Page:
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Carrying Oskar Speck's canoe ashore at Orokolo

Date: 1939
Dimensions:
Overall: 79 x 54 mm, 1 g
Medium: Silver gelatin print
Credit Line: ANMM Collection Gift from Wendy Baldock
Classification:Photographs
Object Name: Photograph
Object No: 00037631

User Terms

    Description
    This photograph depicts Oskar Speck's canoe being carried by ten boys through shallow water at Orokolo, Papua New Guinea, in September 1939. It is thought that this photograph was taken by Stan Dewdney or his wife Madie.

    Minister Stan Dewdney had been a missionary in the Orokolo district pf Papua New Guinea since 1934. Stan first met Oskar Speck when he investigated a report that a stranger in a damaged canoe had landed nearby. Stan arranged for Oskar and the canoe to be brought to Orokolo where the rudder was repaired. Speck stayed two days before setting off again.
    SignificanceThis photograph relates to the remarkable story of Oskar Speck, who undertook an epic seven-year, 50,000 km voyage from Germany to Australia in his five-and-half metre collapsible kayak SUNNSCHIEN (SUNSHINE).
    HistoryWhen German electrical contractor Oskar Speck's business closed during the economic turmoil of the early 1930s, he decided to paddle down the Danube River in his five-and-half metre collapsible kayak SUNNSCHIEN (SUNSHINE) and head to Cyprus to find work. On 18 June 1932, aged 25, Speck departed from Ulm, Germany and eventually made his way through Austria, Hungary, the former Yugoslavia, Macedonia, Greece, Turkey and eventually to the Mediterranean. Upon reaching Cyprus, Speck decided rather than find work, he would continue his adventure describing his kayak as a "first class ticket to everywhere".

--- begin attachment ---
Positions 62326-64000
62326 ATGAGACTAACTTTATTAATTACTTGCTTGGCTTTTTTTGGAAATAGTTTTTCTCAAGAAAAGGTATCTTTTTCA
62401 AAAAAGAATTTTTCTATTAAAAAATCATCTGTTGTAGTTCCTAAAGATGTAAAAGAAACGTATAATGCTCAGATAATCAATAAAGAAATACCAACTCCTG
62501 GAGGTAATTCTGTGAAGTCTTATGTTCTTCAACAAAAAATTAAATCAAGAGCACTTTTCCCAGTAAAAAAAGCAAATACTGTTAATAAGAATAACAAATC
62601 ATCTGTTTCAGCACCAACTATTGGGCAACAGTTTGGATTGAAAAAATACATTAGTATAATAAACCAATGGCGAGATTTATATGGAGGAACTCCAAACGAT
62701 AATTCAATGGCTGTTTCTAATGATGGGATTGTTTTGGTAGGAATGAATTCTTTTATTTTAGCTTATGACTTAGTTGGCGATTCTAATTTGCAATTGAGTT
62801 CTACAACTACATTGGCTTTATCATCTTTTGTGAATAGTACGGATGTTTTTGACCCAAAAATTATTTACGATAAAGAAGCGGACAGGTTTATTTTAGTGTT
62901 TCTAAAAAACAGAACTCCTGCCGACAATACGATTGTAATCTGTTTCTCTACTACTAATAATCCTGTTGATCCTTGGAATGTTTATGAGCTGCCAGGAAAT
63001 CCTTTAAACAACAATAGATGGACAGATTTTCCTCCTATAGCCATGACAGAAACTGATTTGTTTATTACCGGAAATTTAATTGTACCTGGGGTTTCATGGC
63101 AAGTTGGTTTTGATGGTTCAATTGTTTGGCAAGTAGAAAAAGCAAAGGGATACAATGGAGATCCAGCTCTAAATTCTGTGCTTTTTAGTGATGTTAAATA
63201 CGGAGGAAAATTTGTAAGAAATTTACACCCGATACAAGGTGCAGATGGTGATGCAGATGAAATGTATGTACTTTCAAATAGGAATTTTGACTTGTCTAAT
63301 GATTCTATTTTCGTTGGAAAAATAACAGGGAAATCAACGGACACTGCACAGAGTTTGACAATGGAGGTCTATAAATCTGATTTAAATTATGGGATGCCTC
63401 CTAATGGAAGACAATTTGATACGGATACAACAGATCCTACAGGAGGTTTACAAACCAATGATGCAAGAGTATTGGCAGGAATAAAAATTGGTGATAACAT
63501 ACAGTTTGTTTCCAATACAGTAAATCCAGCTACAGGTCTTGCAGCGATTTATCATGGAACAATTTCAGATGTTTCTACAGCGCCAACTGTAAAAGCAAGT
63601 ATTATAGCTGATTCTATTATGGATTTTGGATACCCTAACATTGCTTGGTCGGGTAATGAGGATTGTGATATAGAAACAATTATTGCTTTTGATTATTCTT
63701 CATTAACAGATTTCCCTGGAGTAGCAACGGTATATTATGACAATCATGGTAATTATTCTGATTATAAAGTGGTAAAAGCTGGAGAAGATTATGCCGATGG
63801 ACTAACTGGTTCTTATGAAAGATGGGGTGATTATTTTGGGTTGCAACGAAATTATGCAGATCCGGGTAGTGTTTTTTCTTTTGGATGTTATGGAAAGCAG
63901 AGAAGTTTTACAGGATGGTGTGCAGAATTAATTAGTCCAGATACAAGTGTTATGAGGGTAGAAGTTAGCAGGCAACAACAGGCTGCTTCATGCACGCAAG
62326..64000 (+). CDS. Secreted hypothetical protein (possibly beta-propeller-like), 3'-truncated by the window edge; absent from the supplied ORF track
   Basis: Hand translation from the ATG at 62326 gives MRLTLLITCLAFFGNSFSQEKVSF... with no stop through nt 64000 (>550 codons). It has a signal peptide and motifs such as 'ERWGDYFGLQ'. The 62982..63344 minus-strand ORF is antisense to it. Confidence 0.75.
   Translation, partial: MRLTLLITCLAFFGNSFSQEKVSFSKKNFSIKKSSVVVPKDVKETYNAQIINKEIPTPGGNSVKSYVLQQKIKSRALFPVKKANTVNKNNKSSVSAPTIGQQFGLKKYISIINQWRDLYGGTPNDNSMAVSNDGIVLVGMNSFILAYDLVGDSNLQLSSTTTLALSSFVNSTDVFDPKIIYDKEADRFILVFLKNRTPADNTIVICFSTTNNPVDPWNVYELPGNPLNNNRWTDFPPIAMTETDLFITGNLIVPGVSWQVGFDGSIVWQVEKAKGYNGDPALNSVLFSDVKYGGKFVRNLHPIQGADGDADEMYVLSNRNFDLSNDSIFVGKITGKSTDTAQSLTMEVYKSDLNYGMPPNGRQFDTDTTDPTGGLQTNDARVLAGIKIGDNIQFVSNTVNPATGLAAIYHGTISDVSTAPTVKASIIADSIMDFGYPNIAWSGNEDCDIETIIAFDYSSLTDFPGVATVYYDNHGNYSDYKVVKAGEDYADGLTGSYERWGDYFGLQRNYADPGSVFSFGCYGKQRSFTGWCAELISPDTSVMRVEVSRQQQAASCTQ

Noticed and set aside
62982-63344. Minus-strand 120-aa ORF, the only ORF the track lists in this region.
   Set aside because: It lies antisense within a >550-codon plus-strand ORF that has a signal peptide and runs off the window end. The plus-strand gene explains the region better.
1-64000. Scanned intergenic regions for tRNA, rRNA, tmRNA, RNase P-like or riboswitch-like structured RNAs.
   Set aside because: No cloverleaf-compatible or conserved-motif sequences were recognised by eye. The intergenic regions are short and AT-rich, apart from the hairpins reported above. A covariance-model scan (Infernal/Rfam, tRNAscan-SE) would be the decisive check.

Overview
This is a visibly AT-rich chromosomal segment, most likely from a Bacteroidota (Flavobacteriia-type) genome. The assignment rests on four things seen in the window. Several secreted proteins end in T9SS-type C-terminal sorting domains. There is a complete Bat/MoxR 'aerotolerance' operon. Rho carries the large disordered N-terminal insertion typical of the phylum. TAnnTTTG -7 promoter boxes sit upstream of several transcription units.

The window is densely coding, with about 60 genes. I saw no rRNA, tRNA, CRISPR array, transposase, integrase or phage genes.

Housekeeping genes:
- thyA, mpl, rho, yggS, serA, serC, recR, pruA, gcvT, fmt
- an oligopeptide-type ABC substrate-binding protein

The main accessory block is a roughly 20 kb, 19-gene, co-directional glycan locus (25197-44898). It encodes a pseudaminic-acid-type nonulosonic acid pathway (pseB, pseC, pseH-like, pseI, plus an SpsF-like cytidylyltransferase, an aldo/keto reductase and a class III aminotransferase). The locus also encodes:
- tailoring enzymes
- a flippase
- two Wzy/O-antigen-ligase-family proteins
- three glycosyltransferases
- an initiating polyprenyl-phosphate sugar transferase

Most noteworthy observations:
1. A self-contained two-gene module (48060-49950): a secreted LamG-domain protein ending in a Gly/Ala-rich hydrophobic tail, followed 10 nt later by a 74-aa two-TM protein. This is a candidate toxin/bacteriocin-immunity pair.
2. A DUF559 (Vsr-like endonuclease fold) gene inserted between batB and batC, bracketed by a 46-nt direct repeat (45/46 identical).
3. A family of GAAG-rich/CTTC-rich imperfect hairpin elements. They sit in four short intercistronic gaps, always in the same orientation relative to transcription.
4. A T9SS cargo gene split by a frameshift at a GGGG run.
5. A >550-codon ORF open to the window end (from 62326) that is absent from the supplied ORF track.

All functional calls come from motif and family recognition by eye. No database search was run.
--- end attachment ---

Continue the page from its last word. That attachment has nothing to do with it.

Speck headed for Syria and from there across to Iran and Pakistan. By 1935, three years after leaving Germany, he had reached India and Sri Lanka. Speck paddled onward to Burma, Thailand and Malaysia, and arrived in Indonesia in 1937. There he acquired a 16mm cine-camera which allowed him to film the remainder of his voyage. Speck then progressed on to Dutch New Guinea. He arrived on Saibai Island (in the Northern Torres Strait) with a swastika pennant flying from the bow of his 5.3 metre German built Folbot kayak only a few days after Australia declared war with Germany.

    As Speck was travelling on a German passport, he was promptly arrested as an enemy alien on his arrival on Thursday Island (in the Western Islands of the Torres Strait off Cape York Peninsula). Speck was detained at the Tatura internment camp in Victoria, and after escaping and being recaptured he was sent to the Loveday Internment camps in South Australia for the duration of the war.

    Speck never returned to Germany. On his release he travelled to Lightning Ridge to learn the opal cutting trade before settling in Sydney. He died in 1993.

    Additional Titles

    Web title: Carrying Oskar Speck's canoe ashore at Orokolo

    Assigned title: Boys carrying Oskar Speck's canoe ashore at Orokolo

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